2 The Shorter Oxford English Dictionary on Historical Principles (Oxford, 1977), s.v. ‘translation’.

3 For a more detailed discussion see Grayson, ‘Legacy of John Ross’.

4 For a brief history of the United Presbyterian Church, see Hillerbrand, Hans J., ed., The Encyclopedia of Protestantism (New York and London, 2004), 1: 444.

5 The principal source of information about Williamson's travels and his ideas about the location and method of missionary work may be found in his book Journeys in North China, Manchuria, and Eastern Mongolia; with some Account of Corea, 2 vols (London, 1870).

6 The first Protestant missionary in Manchuria was the English Presbyterian Church missionary William Chalmers Burns (1815–68). After his death in Yingkou, the Presbyterian Church of Ireland sent two missionaries to Manchuria before the arrival of the Rosses. However, the start of significant missionary work in Manchuria was undoubtedly Ross's missionary endeavours.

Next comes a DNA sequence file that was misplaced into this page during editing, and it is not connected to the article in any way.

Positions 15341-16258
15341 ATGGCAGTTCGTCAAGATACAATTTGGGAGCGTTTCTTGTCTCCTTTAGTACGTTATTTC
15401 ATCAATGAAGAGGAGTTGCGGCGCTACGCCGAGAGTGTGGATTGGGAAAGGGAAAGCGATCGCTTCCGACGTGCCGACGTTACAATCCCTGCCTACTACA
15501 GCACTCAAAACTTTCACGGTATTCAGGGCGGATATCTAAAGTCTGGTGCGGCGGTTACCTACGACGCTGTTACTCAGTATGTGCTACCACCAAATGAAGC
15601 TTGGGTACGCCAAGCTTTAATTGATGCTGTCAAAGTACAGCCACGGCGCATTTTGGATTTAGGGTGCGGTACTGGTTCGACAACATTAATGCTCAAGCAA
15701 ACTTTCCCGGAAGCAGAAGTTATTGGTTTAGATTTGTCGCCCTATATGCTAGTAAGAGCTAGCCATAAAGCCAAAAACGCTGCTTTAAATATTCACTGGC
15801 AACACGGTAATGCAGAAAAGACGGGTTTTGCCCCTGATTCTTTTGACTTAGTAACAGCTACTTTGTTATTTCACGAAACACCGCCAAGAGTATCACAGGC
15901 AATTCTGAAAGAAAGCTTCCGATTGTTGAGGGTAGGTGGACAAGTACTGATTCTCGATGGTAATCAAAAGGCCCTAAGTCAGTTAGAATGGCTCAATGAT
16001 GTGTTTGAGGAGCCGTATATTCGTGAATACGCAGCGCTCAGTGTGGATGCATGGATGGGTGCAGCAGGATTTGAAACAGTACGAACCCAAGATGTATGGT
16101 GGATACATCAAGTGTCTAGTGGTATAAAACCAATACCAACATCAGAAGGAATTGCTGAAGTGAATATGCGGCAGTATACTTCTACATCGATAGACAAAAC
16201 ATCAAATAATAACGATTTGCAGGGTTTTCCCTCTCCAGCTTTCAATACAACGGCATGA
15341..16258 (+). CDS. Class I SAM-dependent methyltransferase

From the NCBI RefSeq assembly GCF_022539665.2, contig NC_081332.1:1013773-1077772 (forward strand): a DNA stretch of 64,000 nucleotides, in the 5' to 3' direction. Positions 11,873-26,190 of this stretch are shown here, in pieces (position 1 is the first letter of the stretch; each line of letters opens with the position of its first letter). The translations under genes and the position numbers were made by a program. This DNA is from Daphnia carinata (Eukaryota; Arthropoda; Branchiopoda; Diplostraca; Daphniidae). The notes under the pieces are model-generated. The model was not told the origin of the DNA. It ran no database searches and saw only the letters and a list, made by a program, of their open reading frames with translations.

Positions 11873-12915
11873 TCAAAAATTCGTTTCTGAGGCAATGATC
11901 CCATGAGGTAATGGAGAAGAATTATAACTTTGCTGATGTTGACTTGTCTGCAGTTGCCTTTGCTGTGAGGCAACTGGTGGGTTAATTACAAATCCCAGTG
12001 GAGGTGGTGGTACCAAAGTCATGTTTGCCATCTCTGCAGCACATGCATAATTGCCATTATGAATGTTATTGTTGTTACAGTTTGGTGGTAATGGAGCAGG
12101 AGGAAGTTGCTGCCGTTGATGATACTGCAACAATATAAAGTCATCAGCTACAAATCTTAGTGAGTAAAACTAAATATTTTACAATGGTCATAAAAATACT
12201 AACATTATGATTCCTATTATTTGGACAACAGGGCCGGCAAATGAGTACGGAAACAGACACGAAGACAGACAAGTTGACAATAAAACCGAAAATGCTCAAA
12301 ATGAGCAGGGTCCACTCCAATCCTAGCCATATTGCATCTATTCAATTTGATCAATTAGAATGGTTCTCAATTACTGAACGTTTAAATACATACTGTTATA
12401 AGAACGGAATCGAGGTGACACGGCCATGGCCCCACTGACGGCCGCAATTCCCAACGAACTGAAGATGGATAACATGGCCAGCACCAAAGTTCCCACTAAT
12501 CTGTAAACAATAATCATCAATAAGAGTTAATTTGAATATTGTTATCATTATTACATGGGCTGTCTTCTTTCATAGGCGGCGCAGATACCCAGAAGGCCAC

7 Ross's son was cared for by a Chinese woman until Ross's sister Catherine (d. 1892) arrived in 1874 to look after him. Drummond was bilingual in English and Mandarin from his earliest years.

8 Manchuria, although part of the Manchu Qing Empire, was the ancient homeland of the Manchus and consequently was treated as a separate administrative entity from China. There were an imperial palace, government ministries, and Confucian academies, all mirroring what was to be found in the Chinese capital at Beijing.

9 Ross wrote two descriptions of his two visits to the Corean Gate: ‘Visit to the Corean Gate’, Chinese Recorder and Missionary Journal 5 (1875), 471–2; ‘To the Corean Gate’, UPMR 8 (1877), 355–7.